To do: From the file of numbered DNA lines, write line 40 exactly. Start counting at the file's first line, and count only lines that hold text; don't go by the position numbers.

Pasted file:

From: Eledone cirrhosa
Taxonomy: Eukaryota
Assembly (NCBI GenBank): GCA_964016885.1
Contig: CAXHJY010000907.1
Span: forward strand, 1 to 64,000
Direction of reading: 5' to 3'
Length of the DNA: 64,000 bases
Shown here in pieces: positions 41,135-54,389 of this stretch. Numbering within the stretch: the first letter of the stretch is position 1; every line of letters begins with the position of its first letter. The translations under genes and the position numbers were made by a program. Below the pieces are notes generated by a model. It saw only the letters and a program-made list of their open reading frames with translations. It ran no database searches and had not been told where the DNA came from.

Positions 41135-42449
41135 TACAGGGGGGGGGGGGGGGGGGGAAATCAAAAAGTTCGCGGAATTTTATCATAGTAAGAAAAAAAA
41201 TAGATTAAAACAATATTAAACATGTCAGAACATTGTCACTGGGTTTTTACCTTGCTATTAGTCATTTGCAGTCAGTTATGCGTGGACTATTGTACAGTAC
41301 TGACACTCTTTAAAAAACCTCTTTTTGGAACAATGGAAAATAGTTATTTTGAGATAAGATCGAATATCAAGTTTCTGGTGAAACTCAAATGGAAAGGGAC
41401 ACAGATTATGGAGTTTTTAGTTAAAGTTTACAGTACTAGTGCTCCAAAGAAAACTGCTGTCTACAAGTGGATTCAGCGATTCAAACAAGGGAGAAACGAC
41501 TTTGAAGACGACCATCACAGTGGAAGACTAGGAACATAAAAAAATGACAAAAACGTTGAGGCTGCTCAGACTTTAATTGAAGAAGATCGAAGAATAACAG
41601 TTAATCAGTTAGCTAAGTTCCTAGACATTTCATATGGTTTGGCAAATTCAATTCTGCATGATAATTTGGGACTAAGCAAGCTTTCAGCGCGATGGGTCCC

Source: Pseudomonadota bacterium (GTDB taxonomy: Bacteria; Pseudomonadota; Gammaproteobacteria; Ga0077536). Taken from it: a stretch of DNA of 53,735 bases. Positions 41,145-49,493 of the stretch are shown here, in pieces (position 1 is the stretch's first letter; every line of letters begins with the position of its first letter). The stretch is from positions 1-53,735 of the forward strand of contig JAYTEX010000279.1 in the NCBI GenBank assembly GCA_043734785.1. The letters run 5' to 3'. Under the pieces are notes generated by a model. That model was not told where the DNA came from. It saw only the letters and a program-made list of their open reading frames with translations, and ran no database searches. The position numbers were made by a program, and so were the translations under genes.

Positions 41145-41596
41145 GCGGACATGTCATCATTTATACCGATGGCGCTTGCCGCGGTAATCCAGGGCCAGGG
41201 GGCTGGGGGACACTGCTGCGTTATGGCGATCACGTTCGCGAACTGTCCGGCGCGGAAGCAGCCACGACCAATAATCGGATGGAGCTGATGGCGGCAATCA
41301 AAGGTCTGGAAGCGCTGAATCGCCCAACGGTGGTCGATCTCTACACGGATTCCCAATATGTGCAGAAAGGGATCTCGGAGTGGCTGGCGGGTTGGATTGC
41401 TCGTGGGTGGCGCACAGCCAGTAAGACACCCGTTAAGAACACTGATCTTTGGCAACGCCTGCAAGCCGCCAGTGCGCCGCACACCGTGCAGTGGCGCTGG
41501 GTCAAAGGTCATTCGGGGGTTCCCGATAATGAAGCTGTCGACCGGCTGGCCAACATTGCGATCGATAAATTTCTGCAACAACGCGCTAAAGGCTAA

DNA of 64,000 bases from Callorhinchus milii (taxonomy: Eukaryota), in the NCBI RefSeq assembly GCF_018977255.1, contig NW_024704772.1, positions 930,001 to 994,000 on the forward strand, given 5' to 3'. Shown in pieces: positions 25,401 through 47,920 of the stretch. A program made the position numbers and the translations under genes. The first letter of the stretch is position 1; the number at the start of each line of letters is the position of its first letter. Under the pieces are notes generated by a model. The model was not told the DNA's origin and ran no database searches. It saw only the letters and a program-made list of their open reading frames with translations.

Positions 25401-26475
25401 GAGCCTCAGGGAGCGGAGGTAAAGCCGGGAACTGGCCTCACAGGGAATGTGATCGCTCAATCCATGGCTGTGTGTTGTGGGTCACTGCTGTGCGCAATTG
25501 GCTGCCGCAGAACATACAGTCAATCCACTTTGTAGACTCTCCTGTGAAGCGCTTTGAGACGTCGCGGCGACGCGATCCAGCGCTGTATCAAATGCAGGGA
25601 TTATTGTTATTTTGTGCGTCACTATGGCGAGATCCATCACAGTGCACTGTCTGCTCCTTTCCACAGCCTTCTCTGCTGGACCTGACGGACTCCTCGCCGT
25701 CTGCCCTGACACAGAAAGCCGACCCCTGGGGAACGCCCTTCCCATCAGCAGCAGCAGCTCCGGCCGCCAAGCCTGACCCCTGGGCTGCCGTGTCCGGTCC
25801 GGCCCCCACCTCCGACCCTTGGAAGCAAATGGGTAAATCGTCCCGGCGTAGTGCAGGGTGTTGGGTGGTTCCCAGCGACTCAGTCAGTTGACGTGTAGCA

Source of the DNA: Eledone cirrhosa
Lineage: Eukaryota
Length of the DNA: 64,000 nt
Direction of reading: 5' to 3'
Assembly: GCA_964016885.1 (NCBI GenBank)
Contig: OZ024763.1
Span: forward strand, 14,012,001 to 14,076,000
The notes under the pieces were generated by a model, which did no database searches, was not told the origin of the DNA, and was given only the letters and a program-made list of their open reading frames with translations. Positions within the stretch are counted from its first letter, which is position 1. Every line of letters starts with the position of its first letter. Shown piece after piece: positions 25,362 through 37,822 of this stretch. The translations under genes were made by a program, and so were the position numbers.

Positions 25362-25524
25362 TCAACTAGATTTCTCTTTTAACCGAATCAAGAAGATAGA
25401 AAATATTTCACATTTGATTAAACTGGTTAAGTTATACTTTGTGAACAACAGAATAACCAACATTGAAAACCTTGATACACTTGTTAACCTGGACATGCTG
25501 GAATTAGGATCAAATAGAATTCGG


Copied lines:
25401 AAATATTTCACATTTGATTAAACTGGTTAAGTTATACTTTGTGAACAACAGAATAACCAACATTGAAAACCTTGATACACTTGTTAACCTGGACATGCTG